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Monday, 30 April 2012

Healthy Build Environment Part 1 - Physical fitness, active transportation and obesity

What could be nicer, a single family home in a rural area on an acre lot.  Sounds idyllic for many and might contribute to peace of mind, but what does it do to your health?   Yes, at the end of the day you can have a nice walk in a rural like setting.  You may get some activity associated with maintaining the property.  But, you will need to travel to get food, go to work or school, get any of a range of services and your activity levels actually decrease. On the other hand, people in New York are now getting fitter whilst living in dense urban settings.

Is it an inconsistency? not really.  Our love affair with the car has contributed to the expansion of the waist.  Not the only factor, but one that has been reversed through forward thinking urban planning.  Walkable communities, not just communities with walking paths, but where groceries and service areas are readily accessible and the use of single passenger vehicles has multiple barriers.  Public transportation brings people close to services, there is still a need to walk the final steps in either end of the trip.  It beats the walk from the front door to the car, and the parking garage to the elevator.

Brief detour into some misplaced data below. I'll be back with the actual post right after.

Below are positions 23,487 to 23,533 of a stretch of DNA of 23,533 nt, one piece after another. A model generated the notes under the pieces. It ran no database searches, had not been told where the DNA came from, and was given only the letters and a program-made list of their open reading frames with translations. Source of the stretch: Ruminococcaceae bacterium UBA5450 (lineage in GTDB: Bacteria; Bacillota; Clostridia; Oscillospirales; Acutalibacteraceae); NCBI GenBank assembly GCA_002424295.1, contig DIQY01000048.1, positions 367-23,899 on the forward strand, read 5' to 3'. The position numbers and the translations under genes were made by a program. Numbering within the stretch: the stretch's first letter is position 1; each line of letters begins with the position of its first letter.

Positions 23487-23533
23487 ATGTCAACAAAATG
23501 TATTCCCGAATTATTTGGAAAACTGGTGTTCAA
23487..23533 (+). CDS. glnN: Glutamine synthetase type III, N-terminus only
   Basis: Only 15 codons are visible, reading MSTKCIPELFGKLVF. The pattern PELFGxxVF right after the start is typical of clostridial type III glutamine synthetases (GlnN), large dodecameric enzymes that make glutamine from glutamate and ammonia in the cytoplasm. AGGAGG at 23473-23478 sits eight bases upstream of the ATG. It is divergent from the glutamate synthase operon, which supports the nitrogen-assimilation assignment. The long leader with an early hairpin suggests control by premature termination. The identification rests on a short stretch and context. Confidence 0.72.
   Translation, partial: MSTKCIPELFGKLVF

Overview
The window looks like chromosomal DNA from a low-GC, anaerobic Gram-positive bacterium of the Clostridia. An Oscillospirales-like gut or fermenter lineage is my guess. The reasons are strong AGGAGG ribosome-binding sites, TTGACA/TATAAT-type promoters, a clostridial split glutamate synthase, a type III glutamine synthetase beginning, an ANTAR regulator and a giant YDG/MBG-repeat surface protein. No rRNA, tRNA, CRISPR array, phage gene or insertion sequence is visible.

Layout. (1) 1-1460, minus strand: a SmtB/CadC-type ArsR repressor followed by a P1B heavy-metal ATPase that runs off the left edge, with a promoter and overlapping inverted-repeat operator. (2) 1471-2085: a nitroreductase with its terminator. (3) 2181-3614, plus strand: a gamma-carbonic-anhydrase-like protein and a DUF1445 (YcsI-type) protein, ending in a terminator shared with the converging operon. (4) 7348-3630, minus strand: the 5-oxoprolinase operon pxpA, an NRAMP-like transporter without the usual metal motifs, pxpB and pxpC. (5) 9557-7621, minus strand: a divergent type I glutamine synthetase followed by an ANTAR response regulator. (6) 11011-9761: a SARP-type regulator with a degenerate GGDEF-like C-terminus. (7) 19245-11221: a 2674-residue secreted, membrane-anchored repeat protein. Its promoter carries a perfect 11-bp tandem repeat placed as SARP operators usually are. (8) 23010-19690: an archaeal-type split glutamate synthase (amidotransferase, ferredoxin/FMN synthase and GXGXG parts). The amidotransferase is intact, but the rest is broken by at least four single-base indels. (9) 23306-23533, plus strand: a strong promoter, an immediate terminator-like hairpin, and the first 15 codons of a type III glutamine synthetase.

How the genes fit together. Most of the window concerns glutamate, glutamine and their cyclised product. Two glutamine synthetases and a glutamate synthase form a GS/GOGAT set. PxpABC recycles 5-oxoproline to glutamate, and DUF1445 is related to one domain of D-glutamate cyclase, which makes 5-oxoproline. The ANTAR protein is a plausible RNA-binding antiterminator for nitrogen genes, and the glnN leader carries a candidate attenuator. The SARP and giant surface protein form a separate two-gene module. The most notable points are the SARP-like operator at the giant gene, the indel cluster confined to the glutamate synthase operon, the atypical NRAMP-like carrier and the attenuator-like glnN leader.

Bicycle friendly communities with dedicated lanes, pools of bikes available for core urban use, and just the safety in numbers have added to the repopularization of the bike. 

Urban planning that builds in walking friendly settings can make a huge difference to community wellbeing.  
Barriers to vehicles such as London’s tolls for downtown traffic, traffic calming structures, and readily accessible public transport can reduce the single vehicle dependence.  Market pricing of gasoline has done wonders for encouraging behaviour change more than any planning policy. 

Is it sufficient to overcome our bulging waistlines, time will tell – but there are encouraging signs.  What is needed is to ensure that urban planning thinks about health, not just sustainable economic growth

Read more on the state of science on linking the built environment to health at Ontario coaltion on HBE , the majority of well documented and a few intervention studies relate to walkability and air pollution – however limiting the discussion of healthy built environment to only proven issues, has the potential to preclude  many aspects of how the environment affects other aspects of our wellbeing. Simcoe Muskoka literature review; APHEO literature review on linking with chronic diseases; BC HBE indicators; .   

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